Obamacare's ship has sailed -- and it's sprung some highly visible leaks.
The Healthcare.gov website has become the butt of late-night comedians' jokes and a source of embarrassment to the White House. More problems have arisen as millions of Americans received cancellation letters from their insurance companies, with President Barack Obama calling some of the insurers "bad apples."
With pressure mounting, those "bad apple" insurers and their peers just might be prime candidates to rescue the health reform legislation. Could insurance companies step in to bail out Obamacare?
Willing to help
Despite the name-calling, there are plenty of reasons for health insurers to do whatever they can to help Obamacare succeed. A recent Fitch Ratings report highlights one important factor: an extension of the open enrollment deadline would be a logistical nightmare for the industry.
Such an extension will probably be one of the options under consideration if the Obamacare website -- the online health insurance marketplace for 36 states that didn't establish their own exchanges -- isn't fixed quickly. Although assurances were given that the website would operate smoothly by the end of this month, just days ago the official line was that it's still "a long way from where it needs to be."
There's no question that health insurers are concerned about the fallout of the website debacle. Humana (NYSE:HUM) cut its enrollment projections by at least 50% and says it expects a delay for the March 31 enrollment deadline. Aetna (NYSE:AET) CEO Mark Bertolini expressed concern that enough younger, healthy people won't sign up for plans to succeed.
The insurers appear to be willing to help. Bertolini said this week that what is needed now is to "consider other solutions" to resolve the situation, adding that his company is "trying to help." UnitedHealth Group (NYSE:UNH) stated last week that it would work with the government "if a decision is made to allow individuals more time to sign up."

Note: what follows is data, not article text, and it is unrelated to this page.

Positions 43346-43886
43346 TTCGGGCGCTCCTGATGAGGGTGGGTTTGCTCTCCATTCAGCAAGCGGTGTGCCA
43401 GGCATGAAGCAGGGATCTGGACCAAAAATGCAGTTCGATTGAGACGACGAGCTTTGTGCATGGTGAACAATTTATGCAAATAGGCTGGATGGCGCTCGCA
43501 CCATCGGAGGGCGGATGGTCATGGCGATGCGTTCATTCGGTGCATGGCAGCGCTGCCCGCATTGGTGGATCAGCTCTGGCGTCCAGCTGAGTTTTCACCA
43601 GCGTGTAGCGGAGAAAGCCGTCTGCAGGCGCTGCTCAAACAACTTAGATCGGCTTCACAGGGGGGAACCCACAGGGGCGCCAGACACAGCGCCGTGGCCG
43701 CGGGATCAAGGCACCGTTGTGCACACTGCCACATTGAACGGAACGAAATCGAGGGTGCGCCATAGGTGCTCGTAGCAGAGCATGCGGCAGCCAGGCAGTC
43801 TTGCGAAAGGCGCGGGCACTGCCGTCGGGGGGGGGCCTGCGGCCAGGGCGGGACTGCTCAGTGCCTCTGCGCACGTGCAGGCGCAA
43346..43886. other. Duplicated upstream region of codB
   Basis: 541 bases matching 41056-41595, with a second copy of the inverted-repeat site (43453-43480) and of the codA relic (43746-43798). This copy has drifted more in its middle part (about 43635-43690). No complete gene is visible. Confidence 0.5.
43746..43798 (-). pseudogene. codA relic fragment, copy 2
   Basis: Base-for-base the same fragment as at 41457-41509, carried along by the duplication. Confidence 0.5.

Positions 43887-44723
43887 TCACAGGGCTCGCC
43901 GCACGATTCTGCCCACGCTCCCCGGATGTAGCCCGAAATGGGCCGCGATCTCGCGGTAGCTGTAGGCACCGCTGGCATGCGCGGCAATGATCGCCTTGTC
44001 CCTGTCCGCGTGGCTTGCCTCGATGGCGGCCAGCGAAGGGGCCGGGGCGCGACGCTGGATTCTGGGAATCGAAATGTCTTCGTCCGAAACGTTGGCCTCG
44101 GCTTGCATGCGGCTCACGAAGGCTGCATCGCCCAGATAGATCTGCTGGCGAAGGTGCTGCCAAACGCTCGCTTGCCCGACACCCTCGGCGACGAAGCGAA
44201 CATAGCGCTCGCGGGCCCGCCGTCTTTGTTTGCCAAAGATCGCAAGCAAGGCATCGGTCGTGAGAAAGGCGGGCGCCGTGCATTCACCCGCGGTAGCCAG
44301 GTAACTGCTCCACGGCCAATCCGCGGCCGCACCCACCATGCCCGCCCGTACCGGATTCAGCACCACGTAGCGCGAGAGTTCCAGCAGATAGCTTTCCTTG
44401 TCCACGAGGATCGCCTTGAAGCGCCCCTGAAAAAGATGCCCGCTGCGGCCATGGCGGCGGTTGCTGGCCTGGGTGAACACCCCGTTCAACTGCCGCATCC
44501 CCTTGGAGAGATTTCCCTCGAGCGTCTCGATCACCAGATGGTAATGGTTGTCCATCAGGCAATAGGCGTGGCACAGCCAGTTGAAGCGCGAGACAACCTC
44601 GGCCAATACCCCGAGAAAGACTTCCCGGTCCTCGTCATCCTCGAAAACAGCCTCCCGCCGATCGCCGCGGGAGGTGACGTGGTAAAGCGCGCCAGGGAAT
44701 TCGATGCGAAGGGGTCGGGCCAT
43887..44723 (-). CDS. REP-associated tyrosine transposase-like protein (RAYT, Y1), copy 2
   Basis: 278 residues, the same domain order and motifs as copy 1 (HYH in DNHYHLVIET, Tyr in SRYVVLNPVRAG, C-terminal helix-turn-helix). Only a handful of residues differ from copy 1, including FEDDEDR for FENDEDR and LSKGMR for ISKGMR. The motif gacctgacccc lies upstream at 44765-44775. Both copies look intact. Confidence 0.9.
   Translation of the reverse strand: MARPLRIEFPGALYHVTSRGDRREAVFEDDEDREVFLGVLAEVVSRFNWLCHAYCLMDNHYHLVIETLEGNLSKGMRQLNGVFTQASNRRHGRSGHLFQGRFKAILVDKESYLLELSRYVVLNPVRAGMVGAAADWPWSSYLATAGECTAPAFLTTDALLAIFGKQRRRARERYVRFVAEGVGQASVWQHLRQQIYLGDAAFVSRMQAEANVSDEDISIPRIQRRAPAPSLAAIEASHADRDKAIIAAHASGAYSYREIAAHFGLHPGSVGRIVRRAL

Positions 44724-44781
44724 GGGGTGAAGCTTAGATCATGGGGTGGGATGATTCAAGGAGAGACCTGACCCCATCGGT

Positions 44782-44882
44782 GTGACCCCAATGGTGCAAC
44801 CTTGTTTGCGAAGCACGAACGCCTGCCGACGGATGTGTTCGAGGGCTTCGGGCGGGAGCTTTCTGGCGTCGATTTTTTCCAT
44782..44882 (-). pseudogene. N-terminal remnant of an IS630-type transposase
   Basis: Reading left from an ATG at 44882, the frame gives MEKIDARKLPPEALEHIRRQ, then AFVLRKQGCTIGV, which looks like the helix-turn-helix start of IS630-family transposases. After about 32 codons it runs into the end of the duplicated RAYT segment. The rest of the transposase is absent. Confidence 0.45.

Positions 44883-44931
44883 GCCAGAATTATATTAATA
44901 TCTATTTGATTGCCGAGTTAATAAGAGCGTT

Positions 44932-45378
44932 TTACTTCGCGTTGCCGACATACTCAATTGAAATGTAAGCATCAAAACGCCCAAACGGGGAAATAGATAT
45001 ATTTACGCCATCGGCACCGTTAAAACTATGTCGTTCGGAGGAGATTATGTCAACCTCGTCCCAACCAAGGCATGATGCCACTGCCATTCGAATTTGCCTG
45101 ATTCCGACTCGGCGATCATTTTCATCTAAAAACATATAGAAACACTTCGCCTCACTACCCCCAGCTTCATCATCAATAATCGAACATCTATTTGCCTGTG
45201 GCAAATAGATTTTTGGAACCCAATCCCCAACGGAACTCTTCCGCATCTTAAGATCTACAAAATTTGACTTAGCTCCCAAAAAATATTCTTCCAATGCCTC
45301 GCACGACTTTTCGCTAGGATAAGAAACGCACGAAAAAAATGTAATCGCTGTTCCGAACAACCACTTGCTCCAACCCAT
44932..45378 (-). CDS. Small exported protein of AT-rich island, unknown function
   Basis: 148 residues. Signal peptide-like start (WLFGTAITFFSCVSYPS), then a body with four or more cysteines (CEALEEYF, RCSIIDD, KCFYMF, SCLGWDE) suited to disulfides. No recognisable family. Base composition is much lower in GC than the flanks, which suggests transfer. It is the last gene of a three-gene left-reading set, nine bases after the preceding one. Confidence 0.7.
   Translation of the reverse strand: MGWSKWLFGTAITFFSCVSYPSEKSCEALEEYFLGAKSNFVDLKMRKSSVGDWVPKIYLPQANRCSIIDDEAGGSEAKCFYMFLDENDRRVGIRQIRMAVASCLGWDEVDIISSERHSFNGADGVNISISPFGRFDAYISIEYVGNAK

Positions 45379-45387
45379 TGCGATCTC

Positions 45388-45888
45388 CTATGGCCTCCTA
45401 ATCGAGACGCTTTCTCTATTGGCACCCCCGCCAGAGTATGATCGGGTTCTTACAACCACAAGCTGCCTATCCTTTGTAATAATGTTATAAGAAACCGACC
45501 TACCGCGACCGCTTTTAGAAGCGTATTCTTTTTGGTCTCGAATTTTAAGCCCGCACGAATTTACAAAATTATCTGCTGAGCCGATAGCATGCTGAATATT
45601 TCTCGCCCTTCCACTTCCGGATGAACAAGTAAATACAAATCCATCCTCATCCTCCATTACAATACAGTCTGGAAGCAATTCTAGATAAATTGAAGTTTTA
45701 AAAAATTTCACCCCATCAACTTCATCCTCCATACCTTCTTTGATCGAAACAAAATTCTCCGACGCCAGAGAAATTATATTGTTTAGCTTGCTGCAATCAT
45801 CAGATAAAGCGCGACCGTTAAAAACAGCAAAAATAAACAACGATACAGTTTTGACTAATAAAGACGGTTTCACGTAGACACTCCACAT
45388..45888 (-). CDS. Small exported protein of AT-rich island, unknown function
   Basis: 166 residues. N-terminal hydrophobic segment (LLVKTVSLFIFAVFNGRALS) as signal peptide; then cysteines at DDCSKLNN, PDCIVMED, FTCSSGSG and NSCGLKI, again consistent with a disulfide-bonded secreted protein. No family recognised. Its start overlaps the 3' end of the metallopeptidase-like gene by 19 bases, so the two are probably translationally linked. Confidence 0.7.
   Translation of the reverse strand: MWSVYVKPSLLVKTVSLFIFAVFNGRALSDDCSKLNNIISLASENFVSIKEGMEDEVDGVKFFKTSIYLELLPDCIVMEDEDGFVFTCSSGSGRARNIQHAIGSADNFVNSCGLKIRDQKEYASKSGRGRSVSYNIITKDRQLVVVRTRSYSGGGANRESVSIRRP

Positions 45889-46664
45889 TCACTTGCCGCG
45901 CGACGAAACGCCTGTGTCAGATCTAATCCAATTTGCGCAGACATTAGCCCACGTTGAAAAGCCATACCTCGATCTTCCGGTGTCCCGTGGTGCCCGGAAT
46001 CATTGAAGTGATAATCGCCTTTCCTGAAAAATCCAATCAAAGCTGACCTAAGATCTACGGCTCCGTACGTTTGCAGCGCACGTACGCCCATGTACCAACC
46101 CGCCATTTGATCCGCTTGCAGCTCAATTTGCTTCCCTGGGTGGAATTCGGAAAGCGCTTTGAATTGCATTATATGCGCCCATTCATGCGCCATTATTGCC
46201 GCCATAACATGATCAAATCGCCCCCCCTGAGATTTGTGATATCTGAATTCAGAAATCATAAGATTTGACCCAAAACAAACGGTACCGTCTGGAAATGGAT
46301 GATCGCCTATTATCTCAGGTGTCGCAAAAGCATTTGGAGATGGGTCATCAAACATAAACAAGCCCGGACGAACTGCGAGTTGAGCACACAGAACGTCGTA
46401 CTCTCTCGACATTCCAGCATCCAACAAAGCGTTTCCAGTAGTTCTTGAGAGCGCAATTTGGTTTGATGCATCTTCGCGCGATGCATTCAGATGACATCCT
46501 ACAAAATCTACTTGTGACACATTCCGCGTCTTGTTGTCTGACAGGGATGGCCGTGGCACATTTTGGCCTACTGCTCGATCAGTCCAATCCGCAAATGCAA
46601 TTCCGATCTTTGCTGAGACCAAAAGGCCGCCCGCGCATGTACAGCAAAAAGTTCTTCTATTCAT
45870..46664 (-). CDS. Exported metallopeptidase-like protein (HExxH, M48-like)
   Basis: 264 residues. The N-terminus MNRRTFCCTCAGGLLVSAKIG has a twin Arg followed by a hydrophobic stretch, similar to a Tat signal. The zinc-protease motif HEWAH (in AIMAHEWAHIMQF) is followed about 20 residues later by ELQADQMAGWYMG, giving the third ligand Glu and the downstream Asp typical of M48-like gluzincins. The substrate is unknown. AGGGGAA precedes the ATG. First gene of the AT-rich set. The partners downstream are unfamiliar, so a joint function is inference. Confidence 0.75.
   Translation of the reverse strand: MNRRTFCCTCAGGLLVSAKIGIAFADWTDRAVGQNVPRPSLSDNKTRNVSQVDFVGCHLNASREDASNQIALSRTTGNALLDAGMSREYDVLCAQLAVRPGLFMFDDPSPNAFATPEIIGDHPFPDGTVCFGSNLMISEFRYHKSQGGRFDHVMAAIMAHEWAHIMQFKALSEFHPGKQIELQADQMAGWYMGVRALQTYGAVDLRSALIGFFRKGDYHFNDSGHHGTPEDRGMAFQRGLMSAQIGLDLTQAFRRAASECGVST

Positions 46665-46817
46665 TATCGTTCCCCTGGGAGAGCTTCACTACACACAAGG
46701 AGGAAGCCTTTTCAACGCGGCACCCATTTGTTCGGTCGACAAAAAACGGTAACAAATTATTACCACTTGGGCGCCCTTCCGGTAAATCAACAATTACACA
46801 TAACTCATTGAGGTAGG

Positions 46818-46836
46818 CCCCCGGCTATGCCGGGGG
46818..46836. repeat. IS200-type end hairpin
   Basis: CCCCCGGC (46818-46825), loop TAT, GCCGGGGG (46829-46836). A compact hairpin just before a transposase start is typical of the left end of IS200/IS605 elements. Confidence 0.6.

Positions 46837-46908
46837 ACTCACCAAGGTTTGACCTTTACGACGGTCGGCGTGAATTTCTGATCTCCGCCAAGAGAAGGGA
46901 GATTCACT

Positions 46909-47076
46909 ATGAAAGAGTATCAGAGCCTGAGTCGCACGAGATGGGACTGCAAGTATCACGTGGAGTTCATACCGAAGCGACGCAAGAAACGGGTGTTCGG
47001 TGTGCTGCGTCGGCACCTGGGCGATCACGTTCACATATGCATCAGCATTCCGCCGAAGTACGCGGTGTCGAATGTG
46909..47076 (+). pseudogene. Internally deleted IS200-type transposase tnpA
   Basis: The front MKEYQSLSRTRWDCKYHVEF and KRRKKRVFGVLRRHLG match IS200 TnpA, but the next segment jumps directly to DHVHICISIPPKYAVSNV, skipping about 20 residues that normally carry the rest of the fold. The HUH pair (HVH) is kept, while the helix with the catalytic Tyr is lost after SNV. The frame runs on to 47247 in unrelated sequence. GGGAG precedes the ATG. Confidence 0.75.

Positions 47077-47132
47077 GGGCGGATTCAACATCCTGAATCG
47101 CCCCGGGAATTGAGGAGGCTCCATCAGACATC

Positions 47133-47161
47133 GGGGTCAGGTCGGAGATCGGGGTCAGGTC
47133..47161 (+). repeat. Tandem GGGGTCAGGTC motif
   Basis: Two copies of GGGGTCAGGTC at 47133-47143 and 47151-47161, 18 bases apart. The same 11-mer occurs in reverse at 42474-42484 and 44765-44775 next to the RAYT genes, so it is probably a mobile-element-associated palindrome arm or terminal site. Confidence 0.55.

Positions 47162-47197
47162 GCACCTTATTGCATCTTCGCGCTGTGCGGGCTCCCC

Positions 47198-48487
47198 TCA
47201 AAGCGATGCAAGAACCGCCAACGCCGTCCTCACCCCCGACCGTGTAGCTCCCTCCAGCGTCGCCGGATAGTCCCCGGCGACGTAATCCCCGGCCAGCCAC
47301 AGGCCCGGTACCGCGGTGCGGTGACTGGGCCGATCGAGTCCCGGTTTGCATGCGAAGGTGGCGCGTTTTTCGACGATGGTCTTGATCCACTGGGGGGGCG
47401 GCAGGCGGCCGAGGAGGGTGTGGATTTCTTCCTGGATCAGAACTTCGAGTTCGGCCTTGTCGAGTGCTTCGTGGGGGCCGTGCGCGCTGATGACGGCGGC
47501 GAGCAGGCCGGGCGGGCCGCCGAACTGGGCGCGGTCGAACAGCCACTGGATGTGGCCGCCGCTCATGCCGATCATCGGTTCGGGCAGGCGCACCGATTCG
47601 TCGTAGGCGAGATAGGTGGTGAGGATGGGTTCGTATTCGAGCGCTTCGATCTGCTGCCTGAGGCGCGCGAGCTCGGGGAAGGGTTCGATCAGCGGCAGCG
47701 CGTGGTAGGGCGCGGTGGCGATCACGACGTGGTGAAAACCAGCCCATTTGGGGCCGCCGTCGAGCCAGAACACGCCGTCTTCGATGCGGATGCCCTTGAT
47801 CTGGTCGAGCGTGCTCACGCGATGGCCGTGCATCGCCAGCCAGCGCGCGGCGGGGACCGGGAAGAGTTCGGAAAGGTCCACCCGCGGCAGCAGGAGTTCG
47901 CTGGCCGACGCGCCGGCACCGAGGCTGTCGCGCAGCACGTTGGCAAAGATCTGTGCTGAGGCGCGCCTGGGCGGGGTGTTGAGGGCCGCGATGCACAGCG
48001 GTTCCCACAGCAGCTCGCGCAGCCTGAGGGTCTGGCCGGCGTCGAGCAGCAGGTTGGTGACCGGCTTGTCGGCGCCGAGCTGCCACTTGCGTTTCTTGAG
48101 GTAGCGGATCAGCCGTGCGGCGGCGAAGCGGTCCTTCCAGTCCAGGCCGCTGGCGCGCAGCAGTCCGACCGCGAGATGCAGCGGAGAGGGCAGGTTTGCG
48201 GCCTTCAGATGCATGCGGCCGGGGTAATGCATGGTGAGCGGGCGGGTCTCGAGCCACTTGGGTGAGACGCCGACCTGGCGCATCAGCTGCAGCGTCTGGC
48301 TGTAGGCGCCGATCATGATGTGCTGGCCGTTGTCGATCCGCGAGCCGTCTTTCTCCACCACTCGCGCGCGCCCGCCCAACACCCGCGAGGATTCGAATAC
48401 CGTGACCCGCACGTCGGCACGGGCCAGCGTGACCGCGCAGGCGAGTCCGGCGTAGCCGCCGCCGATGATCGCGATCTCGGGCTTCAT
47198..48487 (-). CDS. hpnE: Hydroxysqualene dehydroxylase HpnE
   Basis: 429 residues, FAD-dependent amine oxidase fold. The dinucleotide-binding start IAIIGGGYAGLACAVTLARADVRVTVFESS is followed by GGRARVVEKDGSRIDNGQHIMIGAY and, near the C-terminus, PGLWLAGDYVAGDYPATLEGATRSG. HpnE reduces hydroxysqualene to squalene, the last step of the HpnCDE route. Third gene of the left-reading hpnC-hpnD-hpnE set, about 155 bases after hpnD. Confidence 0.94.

Bailing in all directions?
How can the nation's insurers help bail out Obamacare? The most visible assistance currently comes from UnitedHealth, which owns Quality Software Services, the contractor leading efforts to resolve the Healthcare.gov technical issues. There are several other important ways that the health insurers could help, though.
White House Chief of Staff Denis McDonough met with the CEOs of several major insurance companies last week. During that meeting, McDonough asked them to "ramp up communication and education efforts" for individuals who are losing their current insurance policies as a result of Obamacare's minimum benefits requirements.
A bigger alternative for assisting could be in the works. Both The New York Times and The Washington Post have reported that some insurers want to enable consumers to purchase health insurance directly from their websites rather than go through Healthcare.gov. There are several drawbacks to that approach, however.
First, the capability for customers to determine their federal subsidy eligibility isn't in place now. Second, taking this path would require that insurers be given access to personal information that they don't now receive. Another significant concern is that this alternative circumvents the promised ability for individuals to comparison shop on one site. However, moving forward with insurers selling Obamacare directly from their websites could turn out to be the best viable option if the problems with Healthcare.gov aren't resolved soon.
You might think that with all of the tumult, especially initial reports of very low enrollment figures, health insurance stocks would be suffering. They're not, though. Over the past couple of weeks, the stocks of the major insurers have actually risen.
The reality is that many of these insurers should win regardless of what happens in the individual insurance market. That's particularly true for companies that benefit from Medicaid expansion fostered by health reform.
WellPoint (NYSE:ANTM), for example, claims 12% of its total enrollment from Medicaid -- the highest level of any of the largest insurers. The hybrid federal-state program accounts for 9% of Aetna's total membership. UnitedHealth claims slightly less than 9% of its total enrollment from Medicaid. Humana lags behind the others, with only 1.3% of total membership coming from Medicaid.
It remains to be seen if the SS Obamacare will be successfully bailed out. Several of the big health insurers, though, can look at the boat half-full of water or half-empty -- and still be optimistic either way.